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Tag Archives: colliery
Last year I featured a very popular set of images from a place I genuinely didn’t realise still existed: The Grove Colliery, the remnants of which – the house and offices situated just off Lime Lane, between Pelsall, Brownhills, Norton and Great Wyrley – were documented by old pal of the blog Simon Swain and drone wizard Steve Martin also captured the site from the air.
Last year I featured a very popular set of images from a place I genuinely didn’t realise still existed: The Grove Colliery, the remnants of which – the house and offices situated just off Lime Lane, between Pelsall, Brownhills, Norton and Great Wyrley – were documented by old pal off the blog Simon Swain and posted here as a gallery I include below.
Following my feature yesterday on perhaps the last passenger train to ever traverse the line from Aldridge to the Conduit Colliery in Norton Canes, Simon Swain has sent me a great gallery of images of the Grove Colliery site as it is today.
In my last article, I pointed out that I’d received extra information on a couple of posts over the weekend – both on the Anglesey/sea question, and also on the Mine Rescue Team image shared by John Sale and Bill Mayo.
The great Bill Mayo, local historian and photo collector, has recently been digging in his files and found a few mystery images, like the one above of a local mines rescue team.
A few weeks ago, I shared here a mining plan of how workings in the Robbins coal seam under Walsall Wood, Clayhanger and Brownhills affected the railway line above it, showing the coal mine excavations in great detail under the village.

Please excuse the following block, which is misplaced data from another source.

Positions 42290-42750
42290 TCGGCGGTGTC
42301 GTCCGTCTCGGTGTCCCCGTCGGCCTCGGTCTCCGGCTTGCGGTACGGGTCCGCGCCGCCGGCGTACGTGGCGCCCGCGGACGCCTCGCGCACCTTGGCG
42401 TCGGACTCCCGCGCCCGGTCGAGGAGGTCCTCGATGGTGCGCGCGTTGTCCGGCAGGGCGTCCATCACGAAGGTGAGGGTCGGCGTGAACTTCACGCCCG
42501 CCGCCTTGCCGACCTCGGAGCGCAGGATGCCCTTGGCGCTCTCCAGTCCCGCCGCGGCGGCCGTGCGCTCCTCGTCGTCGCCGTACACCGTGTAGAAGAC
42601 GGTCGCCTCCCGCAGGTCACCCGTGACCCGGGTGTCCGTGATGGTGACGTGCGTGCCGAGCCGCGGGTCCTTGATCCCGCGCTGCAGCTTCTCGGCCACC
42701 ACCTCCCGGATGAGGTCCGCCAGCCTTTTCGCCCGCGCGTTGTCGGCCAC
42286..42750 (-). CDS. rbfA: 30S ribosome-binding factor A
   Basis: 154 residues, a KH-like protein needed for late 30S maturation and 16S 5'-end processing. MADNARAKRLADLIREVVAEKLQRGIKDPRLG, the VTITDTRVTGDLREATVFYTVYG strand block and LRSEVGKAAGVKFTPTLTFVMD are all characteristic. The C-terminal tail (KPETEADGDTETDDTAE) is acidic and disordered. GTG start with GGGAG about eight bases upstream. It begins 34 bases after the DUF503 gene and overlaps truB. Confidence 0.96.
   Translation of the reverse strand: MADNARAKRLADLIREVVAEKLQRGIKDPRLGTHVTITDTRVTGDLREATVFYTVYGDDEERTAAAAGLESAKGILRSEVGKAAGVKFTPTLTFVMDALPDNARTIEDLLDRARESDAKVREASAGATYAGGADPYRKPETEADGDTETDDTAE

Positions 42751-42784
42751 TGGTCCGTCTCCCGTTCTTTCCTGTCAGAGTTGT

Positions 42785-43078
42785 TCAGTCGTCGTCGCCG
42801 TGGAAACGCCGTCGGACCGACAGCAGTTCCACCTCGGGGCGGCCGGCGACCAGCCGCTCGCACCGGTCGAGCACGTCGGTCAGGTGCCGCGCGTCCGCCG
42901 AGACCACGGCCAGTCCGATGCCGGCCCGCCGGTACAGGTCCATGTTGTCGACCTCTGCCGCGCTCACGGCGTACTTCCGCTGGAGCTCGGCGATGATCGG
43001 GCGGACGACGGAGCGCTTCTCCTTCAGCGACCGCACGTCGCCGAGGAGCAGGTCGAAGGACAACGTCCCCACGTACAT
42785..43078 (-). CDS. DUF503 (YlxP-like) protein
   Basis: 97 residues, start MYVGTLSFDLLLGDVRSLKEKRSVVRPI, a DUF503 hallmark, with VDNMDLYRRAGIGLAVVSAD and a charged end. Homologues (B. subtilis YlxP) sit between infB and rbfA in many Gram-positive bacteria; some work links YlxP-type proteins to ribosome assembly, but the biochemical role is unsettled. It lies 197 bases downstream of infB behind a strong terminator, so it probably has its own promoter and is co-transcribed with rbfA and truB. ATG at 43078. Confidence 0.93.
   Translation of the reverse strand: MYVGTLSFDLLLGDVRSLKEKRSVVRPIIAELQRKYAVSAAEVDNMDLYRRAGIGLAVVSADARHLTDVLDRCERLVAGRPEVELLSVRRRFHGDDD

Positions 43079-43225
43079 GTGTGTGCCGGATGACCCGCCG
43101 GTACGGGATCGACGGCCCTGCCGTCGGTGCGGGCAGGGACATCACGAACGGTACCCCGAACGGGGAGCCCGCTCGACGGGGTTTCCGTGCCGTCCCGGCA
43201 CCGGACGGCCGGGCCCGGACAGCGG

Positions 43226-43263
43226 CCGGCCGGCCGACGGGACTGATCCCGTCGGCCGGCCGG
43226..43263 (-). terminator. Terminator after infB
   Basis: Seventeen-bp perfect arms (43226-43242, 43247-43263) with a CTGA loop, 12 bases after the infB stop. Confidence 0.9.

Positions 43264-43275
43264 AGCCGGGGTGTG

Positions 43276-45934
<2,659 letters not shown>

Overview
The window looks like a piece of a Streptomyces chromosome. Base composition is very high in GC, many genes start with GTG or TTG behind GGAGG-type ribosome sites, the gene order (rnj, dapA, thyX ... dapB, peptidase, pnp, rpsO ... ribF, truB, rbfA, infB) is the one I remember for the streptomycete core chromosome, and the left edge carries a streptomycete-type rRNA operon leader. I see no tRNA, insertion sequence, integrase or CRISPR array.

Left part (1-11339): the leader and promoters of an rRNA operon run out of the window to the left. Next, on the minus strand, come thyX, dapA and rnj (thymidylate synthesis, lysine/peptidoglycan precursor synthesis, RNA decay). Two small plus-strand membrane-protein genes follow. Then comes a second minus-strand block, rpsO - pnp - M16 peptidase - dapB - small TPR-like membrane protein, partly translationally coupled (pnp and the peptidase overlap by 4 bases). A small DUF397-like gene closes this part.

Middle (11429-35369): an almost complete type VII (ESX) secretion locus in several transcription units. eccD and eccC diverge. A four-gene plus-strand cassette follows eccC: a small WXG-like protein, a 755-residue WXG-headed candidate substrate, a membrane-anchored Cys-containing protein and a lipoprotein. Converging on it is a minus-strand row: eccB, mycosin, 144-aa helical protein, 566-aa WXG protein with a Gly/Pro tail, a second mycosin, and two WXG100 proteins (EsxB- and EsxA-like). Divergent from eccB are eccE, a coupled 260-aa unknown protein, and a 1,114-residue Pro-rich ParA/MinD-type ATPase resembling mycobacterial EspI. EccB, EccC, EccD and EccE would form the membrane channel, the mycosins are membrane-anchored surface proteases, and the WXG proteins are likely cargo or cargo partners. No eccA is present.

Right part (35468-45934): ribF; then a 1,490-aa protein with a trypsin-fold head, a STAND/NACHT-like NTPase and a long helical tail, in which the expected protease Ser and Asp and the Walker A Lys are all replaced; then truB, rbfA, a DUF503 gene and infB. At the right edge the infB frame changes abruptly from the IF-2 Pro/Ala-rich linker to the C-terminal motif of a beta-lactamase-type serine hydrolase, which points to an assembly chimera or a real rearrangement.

Hi folks – it’s not often I do this here on the blog, but I feel that quality is important, particularly in the recording of historically important documents I present, and an article I wasn’t happy with at all was published here a few weeks ago with a very heavy heart.
Way back at the beginning of August, I shared a partial scan of a document I’d acquired – a mining plan of how workings in the Robbins coal seam under Walsall Wood, Clayhanger and Brownhills affected the railway line above.
Following my post recently concerning some great maps sent to me by Bruce Littley, reader, friend of the blog and top local allotment whiz Steve Hames has been in touch with some great images of the path of the former Cannock Extension Canal which was pictured in the Aerofilms image in the post.
This is an interesting one I’ve had cooking for a while – reader Bruce Littley has kindly sent me these scans of maps that he’s come across, and he’d like to know more about them – or at least the annotations sketched thereupon.
Now, since it’s been a few days of catching up with little bits and pieces, here’s something massive for readers to get their teeth into – this is a historical artefact which I’ve been lucky enough to find, and I’m very excited about it.